9 Polyvore Sets For Literature Inspired Fashion Because There's Nothing Like Wearing Your Books On Your Sleeve
If you use the website Polyvore, you might know that users can create outfit ideas as collages from thousands of searchable items of clothing available for purchase. These "sets," as the site calls them, can be inspired by anything: Music, art, pop culture, or even — my personal favorite — fashion inspired by literature.
I read a great quote about reading the other day that basically stated that reading is dreaming with your eyes open, and it's totally true! One of my favorite things about being introduced to a new character in a great story is imagining what they look like. Of course the writer gives their own description, but each reader's interpretation of that characterization is fascinatingly one of a kind.
That's where the Polyvore sets come in! The feature gives us the opportunity to display our own visualizations of fashions influenced by our favorite characters. Some of the sets are inspired by specific fictional people. Others are general outfits capturing the lifestyle and tone of the story. They are basically mood boards with a book as the theme!
Whether you're into fashion design or you just love clothes, these sets are a modern way to turn your love for literature and fashion into a visual how-to for dressing like the literary hero(ine) you've always wanted to be. I've found nine of the most beautifully presented sets, so feast your eyes on these gorgeous ensembles and get ready to see your reading time in a whole new light.
1. The Sun Also Rises
Channel one of Ernest Hemingway's modern leading ladies in Brett Ashley's unconventional (for the time period) style. She's a progressive fashion icon from literature, and here's just one interpretation of her aesthetic. Or just get caught up in the '20s lifestyle of a group of Americans in Paris. You know, that searching and wandering thing most young people like to do.
2. The Tale Of Squirrel Nutkin
Children's stories, the great outdoors, and all things green and dreamy are in order for a style inspired by the animal tales of Beatrix Potter. The English countryside never looked so enchanting, and your outfits inspired by this author will make you want to go take a walk in the woods somewhere.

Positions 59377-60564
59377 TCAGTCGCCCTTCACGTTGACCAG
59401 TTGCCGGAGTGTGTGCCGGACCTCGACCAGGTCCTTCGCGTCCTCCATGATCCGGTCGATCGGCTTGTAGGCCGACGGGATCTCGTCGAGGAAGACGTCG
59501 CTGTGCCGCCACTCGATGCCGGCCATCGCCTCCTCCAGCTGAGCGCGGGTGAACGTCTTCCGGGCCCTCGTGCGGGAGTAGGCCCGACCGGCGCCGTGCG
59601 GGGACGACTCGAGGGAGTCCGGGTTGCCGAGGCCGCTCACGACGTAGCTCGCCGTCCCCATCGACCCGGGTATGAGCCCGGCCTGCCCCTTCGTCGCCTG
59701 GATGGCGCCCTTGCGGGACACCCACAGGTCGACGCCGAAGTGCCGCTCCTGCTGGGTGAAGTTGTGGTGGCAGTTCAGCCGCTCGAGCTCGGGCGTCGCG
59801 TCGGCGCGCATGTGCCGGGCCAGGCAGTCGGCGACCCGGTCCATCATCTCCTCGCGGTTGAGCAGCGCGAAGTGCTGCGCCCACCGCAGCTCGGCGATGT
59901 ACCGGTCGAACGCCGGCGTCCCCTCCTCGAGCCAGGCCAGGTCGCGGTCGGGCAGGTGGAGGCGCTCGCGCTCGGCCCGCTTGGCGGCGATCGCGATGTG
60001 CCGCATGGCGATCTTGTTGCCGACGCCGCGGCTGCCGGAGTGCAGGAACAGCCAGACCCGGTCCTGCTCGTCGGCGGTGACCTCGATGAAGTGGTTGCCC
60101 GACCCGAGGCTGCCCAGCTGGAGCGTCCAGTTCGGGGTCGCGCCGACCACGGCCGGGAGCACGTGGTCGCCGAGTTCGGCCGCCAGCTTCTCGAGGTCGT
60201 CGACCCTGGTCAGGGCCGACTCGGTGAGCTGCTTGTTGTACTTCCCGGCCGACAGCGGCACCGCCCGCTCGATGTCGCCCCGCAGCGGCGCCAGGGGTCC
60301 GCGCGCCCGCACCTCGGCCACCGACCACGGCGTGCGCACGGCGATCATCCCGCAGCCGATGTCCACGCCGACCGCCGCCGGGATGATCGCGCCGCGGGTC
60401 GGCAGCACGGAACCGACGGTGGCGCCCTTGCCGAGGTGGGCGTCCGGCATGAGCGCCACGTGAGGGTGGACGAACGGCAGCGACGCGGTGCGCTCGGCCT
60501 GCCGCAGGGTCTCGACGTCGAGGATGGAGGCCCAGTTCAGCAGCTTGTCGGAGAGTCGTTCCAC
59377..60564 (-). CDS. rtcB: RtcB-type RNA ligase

3. How To Kill A Mockingbird
Get inspired by a grown-up version of "Scout," the curious little girl in Harper Lee's Southern classic, because on July 14th, Harper Lee's long anticipated second novel — a sequel to How To Kill A Mockingbird called Go Set A Watchmen — was published. We can now see what grown-up Scout is actually like and what happened after the events in the first book.
4. Jane Eyre
A massive influence on even the modern reader, here's one way to style yourself after the classic, dark love story and the often misunderstood Jane, forever held captive on my bookshelf and in my heart.
5. Shakespeare's Sonnets
For the lover of Elizabethan poetry, take a look at this romantic outfit inspired, perhaps, by someone reading Shakespeare in the 18th century. Perhaps this outfit will have you writing your own lines of love (or otherwise) poetry to express yourself both sartorially and with words.
6. Green Eggs And Ham
OK, so maybe Dr. Seuss works aren't really considered classic literature, but his stories are certainly within the category of classic children's literature, and I couldn't pass up these cute takes from the title of one of his most famous stories. I mean, these contemporary prints are totally on trend!
7. The Great Gatsby
Indulge in a fantasy inspiration for dressing like Daisy Buchanan with these designer renditions of a modern flapper from F. Scott Fitzgerald's haunting American classic. I might not be able to afford some of the pieces listed here, but it certainly gives you ideas on how you could get the look on a budget.
8. The Chronicles Of Narnia
There's possibly no better story to get fashion inspiration from than C.S. Lewis' fantasy saga since the adventure begins in the wardrobe after all! Get ready to bundle up in your best little girl style as both the English and Narnian climates call for coats.
9. The Catcher In The Rye
Feeling angsty and lost? Channel Holden Caulfield's need for adventure and desire to get away from it all, from J.D. Salinger's controversial novel. A road trip for self discovery might be in order with this style.
After browsing these fashion expressions of beloved books, I couldn't help but to try it out myself. I put together a set based on the novel I'm currently reading called Pattern Recognition by William Gibson. Check out below how the character I'm currently getting to know inspires an outfit I might like to try!
What new styles will you come up with for yourself?
Images: Claire Joines/Bustle; Polyvore